fatlazymummy Sun 07-Jun-15 18:27:19

He might not crack. One of my children was like this. He would quite happily eat nothing, he just didn't seem to feel hunger.
My health visitor advised me to carry on giving him the few things that he did eat, and at the same time offer him new things, without making a fuss about it.

MrNedSchneebly Sun 07-Jun-15 18:47:12

I think that's what everyone is saying, not that he'll crack from hunger but that he will crack and try new things if they are consistently offered (alongside or as variations of things he will eat).

Cinderling Sun 07-Jun-15 19:05:27

I held the title of Queen of Sneaking Extra Nutrition until about a year ago.
off the top of my head:

you can get an extra egg or two into a batch of pancakes (protein, iron, hits A, D, B)
a spoon of whey in the flour adds protein (use the good stuff not the body building rubbish but don't overdo it if he's taking a lot of milk as his protein needs have probably been met)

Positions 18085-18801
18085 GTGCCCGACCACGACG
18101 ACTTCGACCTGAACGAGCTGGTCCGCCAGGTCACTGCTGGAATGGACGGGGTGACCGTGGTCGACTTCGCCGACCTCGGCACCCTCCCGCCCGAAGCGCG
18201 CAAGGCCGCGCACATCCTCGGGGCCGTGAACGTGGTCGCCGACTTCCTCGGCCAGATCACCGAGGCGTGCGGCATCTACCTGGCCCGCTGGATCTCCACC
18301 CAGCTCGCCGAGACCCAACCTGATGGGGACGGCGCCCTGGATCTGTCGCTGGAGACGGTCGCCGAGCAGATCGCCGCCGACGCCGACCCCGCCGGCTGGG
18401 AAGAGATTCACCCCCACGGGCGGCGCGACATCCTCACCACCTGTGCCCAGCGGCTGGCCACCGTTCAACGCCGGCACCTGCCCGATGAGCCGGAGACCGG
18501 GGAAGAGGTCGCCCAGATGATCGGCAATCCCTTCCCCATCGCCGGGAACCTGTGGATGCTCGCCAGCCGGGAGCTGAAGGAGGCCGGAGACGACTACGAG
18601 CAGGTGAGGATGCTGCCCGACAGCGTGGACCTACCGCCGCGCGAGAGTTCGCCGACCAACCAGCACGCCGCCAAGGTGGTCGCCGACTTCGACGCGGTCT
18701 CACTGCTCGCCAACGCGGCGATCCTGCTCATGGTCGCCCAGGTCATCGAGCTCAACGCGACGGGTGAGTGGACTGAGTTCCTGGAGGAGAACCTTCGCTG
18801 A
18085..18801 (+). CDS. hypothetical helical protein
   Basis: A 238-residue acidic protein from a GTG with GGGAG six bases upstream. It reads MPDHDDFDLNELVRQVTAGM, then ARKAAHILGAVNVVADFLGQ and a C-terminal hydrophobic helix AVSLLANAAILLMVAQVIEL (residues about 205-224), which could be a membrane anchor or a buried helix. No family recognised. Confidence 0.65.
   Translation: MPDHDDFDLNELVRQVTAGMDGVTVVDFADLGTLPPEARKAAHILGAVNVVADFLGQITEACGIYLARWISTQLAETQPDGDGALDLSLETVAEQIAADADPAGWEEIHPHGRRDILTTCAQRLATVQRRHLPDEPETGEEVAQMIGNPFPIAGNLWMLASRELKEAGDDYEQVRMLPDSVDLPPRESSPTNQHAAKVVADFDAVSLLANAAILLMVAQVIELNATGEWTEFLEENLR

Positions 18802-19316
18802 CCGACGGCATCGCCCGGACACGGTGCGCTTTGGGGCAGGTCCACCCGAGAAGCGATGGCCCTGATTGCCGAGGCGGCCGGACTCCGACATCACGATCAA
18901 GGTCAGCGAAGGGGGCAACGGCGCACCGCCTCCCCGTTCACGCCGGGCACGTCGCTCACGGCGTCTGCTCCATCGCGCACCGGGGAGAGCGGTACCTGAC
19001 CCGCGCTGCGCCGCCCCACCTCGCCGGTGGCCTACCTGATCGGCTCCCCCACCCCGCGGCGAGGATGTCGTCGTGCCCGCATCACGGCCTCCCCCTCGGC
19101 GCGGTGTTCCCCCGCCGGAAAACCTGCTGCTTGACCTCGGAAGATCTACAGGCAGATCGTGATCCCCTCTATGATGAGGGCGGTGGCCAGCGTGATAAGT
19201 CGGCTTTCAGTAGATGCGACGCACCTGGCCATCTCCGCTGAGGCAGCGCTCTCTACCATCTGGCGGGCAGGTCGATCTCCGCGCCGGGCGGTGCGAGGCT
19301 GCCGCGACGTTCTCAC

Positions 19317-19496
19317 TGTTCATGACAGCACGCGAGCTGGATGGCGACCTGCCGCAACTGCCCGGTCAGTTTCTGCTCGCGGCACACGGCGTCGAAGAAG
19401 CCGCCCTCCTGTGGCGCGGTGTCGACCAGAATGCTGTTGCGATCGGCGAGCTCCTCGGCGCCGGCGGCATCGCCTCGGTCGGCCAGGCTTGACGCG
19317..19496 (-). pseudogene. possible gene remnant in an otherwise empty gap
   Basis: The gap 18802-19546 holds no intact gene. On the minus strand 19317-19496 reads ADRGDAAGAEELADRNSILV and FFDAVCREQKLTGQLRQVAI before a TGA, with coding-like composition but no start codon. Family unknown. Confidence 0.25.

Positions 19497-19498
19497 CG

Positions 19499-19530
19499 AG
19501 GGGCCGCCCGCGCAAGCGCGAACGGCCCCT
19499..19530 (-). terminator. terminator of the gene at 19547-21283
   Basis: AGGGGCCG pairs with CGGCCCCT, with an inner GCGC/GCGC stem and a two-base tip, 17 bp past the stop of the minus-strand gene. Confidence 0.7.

will he tolerate a handful of blueberries?

can hide a small amount of cauliflower
add an egg yolk to warm mash
chopped parsley is high in iron and fit c

can hide an extra portion of pureed fruit (you may need to strain this)
half teaspoon of whey
small amounts of crushed linseed or finely crushed seeds.

Reducing the amount of milk in his diet may help improve the eating too.

BrendaBlackhead Sun 07-Jun-15 19:48:40

OP, this sounds like my ds who at exactly 18 months went to a birthday party, overate, was sick and then - for FOUR YEARS would only eat beige food. He ate pancakes, yoghurt/fromage frais, bread, biscuits, crisps, and, for a bit of variety, chocolate. He turned my hair grey.

He is now 16. Eats like a horse.

monsterinc Sun 07-Jun-15 20:59:43

I like the idea of hiding and getting more in. I'm really not a great cook or know a lot about what I can do with food so any more ideas on ways I can hide food to get more in him would be great. I also have a three year old who will eat most things but will not touch any type of veg so any ideas could help him too.

Brenda this all started after an illness, reassuring to here yours eats fine now!

bellybuttonfairy Sun 07-Jun-15 21:16:13

Im with chipped nail varnish. Don't cajole him to eat with only a small choice of foods.

Put whatever you are eating infront of him If he eats, he eats. If he doesnt, he doesnt. <shrug>